Matt LaPorta Interview

November 11, 2007
An elite talent with a strong desire to begin his pro career out of high school, Matt LaPorta was drafted by the Cubs in the 14th round of the 2003 Draft – Chicago also selected Tim Lincecum in that year (48th round). But LaPorta wound up making the decision to honor his commitment to the University of Florida rather than beginning his pro career.

The Florida native began his stay with the Gators by producing a 1.017 OPS and earning Freshman All-American honors. He followed that up with a 1.136 OPS and 26 home runs as a sophomore, priming himself as a solid bet to be an early first rounder in 2006. But a junior season where most of what could have gone wrong and little of what was supposed to go right transpired, leaving the 6-foot-2, 212-pounder under the control of the Boston Red Sox as a 14th rounder.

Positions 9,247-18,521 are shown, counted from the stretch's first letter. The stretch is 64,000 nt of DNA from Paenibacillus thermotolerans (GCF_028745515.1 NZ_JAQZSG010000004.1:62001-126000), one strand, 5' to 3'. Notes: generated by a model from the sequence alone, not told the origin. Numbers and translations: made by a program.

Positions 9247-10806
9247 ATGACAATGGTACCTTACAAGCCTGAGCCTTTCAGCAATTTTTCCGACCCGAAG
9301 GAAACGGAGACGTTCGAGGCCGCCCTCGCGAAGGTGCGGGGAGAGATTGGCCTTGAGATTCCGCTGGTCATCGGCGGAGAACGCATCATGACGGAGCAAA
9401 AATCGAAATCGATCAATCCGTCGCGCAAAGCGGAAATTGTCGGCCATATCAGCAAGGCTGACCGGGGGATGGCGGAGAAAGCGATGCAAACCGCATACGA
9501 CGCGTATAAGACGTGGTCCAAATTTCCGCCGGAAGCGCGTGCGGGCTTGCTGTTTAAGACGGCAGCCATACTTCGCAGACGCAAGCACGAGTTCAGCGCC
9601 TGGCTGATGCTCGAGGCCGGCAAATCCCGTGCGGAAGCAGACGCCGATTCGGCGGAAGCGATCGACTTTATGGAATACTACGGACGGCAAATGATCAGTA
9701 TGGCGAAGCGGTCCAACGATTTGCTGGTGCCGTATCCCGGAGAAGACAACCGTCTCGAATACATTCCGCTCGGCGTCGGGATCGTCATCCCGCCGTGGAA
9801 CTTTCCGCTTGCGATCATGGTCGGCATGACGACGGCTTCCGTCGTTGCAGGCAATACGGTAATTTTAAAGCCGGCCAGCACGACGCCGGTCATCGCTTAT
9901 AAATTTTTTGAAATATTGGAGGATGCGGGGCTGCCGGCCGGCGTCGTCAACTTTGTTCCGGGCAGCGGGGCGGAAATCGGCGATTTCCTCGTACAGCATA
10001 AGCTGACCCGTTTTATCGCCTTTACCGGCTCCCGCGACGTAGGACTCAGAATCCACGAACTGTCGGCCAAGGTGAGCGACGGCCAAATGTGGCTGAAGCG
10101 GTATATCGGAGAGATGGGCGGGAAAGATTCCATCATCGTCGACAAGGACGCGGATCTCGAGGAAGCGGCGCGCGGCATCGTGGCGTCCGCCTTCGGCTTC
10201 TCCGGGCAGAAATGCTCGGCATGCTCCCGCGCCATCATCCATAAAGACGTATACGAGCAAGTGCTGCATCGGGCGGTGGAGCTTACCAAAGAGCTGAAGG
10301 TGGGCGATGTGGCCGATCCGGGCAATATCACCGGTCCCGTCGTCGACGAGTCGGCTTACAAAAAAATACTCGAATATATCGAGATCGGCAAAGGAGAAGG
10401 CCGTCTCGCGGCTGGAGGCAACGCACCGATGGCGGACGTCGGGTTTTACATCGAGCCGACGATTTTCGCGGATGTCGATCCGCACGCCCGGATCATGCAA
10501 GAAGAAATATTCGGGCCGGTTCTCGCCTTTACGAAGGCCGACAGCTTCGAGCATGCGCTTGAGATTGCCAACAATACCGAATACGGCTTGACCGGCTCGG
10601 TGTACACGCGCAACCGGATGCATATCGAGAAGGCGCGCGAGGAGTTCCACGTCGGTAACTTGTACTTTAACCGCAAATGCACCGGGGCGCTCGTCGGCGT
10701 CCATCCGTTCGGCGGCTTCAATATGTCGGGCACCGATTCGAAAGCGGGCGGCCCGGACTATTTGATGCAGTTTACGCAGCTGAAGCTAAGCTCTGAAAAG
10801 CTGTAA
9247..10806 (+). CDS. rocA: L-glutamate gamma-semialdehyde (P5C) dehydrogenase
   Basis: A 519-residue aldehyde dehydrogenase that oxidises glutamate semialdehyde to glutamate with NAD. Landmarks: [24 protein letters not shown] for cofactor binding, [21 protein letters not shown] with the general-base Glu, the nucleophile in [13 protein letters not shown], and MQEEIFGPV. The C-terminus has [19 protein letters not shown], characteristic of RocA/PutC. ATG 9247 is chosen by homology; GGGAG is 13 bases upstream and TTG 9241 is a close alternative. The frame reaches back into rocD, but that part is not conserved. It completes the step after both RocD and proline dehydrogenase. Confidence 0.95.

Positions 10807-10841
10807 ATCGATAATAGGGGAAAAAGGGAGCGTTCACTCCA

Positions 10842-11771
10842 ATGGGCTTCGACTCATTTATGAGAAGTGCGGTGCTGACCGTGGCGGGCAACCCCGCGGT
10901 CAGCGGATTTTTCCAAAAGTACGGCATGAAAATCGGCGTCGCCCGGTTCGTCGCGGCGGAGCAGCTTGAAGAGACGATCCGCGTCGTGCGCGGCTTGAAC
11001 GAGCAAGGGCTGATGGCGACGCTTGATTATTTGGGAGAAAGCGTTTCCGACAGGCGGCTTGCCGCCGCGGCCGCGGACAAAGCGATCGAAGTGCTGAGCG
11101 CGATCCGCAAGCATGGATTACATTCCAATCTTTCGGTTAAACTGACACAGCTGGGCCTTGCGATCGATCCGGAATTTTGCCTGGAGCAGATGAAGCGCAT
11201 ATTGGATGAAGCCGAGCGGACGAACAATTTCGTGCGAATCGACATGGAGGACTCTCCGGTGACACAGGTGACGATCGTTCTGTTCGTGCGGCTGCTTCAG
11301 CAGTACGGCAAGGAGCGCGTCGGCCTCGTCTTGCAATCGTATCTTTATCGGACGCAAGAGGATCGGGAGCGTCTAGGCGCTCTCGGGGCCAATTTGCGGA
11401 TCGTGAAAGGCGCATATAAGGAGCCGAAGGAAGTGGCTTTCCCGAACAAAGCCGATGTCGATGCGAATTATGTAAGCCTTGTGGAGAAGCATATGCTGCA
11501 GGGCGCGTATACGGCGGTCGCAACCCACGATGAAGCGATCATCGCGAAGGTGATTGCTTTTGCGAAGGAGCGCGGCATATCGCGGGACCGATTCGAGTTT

LaPorta made the decision not to sign again, opting instead to return to Florida for his senior season. This time everything went according to plan. The first baseman put up a 1.399 OPS and launched 20 home runs, a behemoth season that convinced the Milwaukee Brewers that LaPorta was deserving of the 7th overall pick of the 2007 Draft.

We caught up with LaPorta at the Arizona Fall League to talk about the quadriceps injury he played through this year, what it has been like to learn to man left field in pro ball, and what kind of hitter he strives to become.

If you'd prefer to listen to this interview, we've made the actual audio file that it was transcribed from available.